The trial court’s terse ruling was deficient because it did not explain how the trustee’s fee request met the governing standards. The brevity of the ruling thwarted meaningful appellate review and also raised the concern the trial court used an overly deferential approach, the proverbial rubber stamp, to the fee request.
Patrick offered a “bet the farm” rationale to justify the high legal expense in that the beneficiaries were seeking many millions from him. Yet such a “spare-no-expense strategy calls for close scrutiny on questions of reasonableness, proportionality and trust benefit.” The court observed that “Patrick’s defense by so many top-flight lawyers may have benefitted Patrick, but was it also reasonable and beneficial to the trust? Did Patrick demand a Rolls Royce defense when a prudent trustee could have arrived at the same destination in a Buick, Chrysler or Taurus?”
Thus, before spending large amounts of trust fund in litigation, and as the dispute evolves, the trustee should consider the scrutiny that might be applied to the expenditures under Donahue. The trustee could win the underlying litigation but be surcharged (declared personally responsible for) for payments to lawyers that are deemed excessive.
Defense of Contested Trust Amendments
As noted in a prior post on Doolittle v. Exchange Bank (2015) 241 Cal.App.4th 529, a trustee should not defend a contested trust amendment unless the trust instrument expressly authorizes such defense, as such litigation is not considered of benefit and service to the trust.
Seeking Direction from the Court May Avoid a Surcharge
When it’s unclear whether legal expenses are appropriately chargeable to a trust, the trustee may seek direction from the court under Probate Code section 17200.
For example, the trustee may be uncertain about whether to pursue a claim to recover trust property. If beneficiary consent is not readily obtainable, the trustee may file a petition asking the court to approve the trustee’s proposal to litigate or not litigate. If the court approves litigation, then the trustee will still need to make prudent spending decisions, but at least the choice to embark on the litigation will be validated on the front end.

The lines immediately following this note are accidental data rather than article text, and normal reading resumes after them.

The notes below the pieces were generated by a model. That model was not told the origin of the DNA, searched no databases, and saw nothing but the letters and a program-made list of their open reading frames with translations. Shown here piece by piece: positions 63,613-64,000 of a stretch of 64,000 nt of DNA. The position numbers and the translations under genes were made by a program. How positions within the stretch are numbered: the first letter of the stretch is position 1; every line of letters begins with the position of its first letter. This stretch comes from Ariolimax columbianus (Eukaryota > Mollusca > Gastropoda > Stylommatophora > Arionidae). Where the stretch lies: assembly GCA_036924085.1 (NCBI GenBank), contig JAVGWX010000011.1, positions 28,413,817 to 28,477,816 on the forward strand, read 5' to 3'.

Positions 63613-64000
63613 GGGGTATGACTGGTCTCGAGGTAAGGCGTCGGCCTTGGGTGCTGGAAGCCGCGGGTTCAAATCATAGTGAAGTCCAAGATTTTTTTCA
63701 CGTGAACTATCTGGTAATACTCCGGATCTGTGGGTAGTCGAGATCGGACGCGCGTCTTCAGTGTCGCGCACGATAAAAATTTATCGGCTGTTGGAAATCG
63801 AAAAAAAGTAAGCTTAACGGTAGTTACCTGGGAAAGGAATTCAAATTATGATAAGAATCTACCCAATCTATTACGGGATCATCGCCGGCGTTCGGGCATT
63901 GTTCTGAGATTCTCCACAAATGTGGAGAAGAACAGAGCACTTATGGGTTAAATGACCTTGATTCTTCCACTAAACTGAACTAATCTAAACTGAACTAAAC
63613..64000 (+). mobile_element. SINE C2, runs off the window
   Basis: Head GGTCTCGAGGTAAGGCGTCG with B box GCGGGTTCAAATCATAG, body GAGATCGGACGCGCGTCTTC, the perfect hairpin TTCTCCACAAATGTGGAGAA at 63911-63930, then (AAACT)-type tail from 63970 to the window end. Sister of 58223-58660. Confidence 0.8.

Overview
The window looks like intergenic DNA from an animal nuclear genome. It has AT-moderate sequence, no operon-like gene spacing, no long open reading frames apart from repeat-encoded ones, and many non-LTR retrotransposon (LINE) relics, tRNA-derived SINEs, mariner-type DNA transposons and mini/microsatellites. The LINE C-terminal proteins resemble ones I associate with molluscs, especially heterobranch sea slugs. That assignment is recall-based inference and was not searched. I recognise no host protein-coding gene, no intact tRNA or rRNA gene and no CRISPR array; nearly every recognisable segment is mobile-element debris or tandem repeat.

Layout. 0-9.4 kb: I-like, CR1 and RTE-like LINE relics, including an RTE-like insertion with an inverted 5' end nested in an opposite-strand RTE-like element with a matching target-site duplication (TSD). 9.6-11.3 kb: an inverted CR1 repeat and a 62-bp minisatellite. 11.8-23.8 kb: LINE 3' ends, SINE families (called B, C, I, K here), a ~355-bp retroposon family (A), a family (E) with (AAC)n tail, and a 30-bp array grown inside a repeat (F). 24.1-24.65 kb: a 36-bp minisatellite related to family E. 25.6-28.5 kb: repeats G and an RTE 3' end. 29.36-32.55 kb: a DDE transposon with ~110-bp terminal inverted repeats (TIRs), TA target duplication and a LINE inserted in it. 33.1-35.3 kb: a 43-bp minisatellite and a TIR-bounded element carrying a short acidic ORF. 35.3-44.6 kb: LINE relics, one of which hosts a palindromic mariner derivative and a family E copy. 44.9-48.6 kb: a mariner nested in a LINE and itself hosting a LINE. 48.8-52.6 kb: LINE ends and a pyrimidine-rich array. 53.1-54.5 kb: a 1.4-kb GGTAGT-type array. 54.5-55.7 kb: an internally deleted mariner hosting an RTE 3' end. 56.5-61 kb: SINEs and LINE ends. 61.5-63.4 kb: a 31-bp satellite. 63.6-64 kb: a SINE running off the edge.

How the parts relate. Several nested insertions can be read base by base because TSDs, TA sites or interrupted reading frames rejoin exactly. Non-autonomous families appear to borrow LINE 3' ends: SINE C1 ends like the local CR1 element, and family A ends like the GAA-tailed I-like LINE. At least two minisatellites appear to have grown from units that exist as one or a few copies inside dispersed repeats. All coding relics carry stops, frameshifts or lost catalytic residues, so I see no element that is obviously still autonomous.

As discussed in a prior post, a trustee who uses trust funds to hire counsel should be aware that, under California law, the attorney-client privilege generally follows the office of the trustee, not the incumbent of that office. Hence, if the trustee resigns or is removed, the successor trustee will hold the prior trustee’s attorney-client privilege and be able to obtain and review communications between the prior trustee and counsel. Such communications potentially could be detrimental to the prior trustee’s position.
In a recently-updated ethics guide for trusts and estates counsel, published by the Executive Committee of the Trusts and Estates Section of the California Lawyers Association, the authors write that the lawyer “should advise a fiduciary client that the privilege belongs to the fiduciary office, not the individual, and that confidential lawyer-client communications on trust matters may be discovered by successor fiduciaries.”
A trustee who wants to ensure that attorney-client communications remain confidential might hire counsel at the trustee’s personal expense and in the trustee’s personal capacity. In that event, the attorney-client communications may remain privileged even if the trustee leaves office.
Trustees can and should hire lawyers to advise them regarding trust administration. At the same time, a trustee’s entitlement to write checks on a trust’s account to pay counsel is subject to beneficiary review and objection, and a probate judge’s eventual scrutiny. As they navigate the shoals of trust administration, trustees should ask their lawyers to advise them as to whether they are entering dangerously shallow waters in terms of a court’s potential disallowance of their legal expenses.
Jeffrey Galvin is an attorney with Downey Brand LLP, based in Sacramento. He litigates trust and estate cases in Northern California, including disputes involving trust and probate administration, contests of trusts and wills, and financial elder abuse claims.